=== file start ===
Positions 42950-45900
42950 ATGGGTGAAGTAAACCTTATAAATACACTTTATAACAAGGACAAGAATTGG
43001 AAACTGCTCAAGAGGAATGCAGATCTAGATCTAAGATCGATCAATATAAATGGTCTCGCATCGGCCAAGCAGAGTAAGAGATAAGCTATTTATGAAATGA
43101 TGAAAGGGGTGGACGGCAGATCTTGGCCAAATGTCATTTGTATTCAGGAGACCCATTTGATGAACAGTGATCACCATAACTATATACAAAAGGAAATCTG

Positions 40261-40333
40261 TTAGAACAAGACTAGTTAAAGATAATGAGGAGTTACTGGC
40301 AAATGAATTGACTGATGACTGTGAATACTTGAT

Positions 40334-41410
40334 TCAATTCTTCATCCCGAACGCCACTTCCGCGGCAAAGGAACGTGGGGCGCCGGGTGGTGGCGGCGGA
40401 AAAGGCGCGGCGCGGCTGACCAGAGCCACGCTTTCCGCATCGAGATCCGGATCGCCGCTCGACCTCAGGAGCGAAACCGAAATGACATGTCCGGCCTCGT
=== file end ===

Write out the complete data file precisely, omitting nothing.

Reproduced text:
Positions 42950-45900
42950 ATGGGTGAAGTAAACCTTATAAATACACTTTATAACAAGGACAAGAATTGG
43001 AAACTGCTCAAGAGGAATGCAGATCTAGATCTAAGATCGATCAATATAAATGGTCTCGCATCGGCCAAGCAGAGTAAGAGATAAGCTATTTATGAAATGA
43101 TGAAAGGGGTGGACGGCAGATCTTGGCCAAATGTCATTTGTATTCAGGAGACCCATTTGATGAACAGTGATCACCATAACTATATACAAAAGGAAATCTG

Positions 40261-40333
40261 TTAGAACAAGACTAGTTAAAGATAATGAGGAGTTACTGGC
40301 AAATGAATTGACTGATGACTGTGAATACTTGAT

Positions 40334-41410
40334 TCAATTCTTCATCCCGAACGCCACTTCCGCGGCAAAGGAACGTGGGGCGCCGGGTGGTGGCGGCGGA
40401 AAAGGCGCGGCGCGGCTGACCAGAGCCACGCTTTCCGCATCGAGATCCGGATCGCCGCTCGACCTCAGGAGCGAAACCGAAATGACATGTCCGGCCTCGT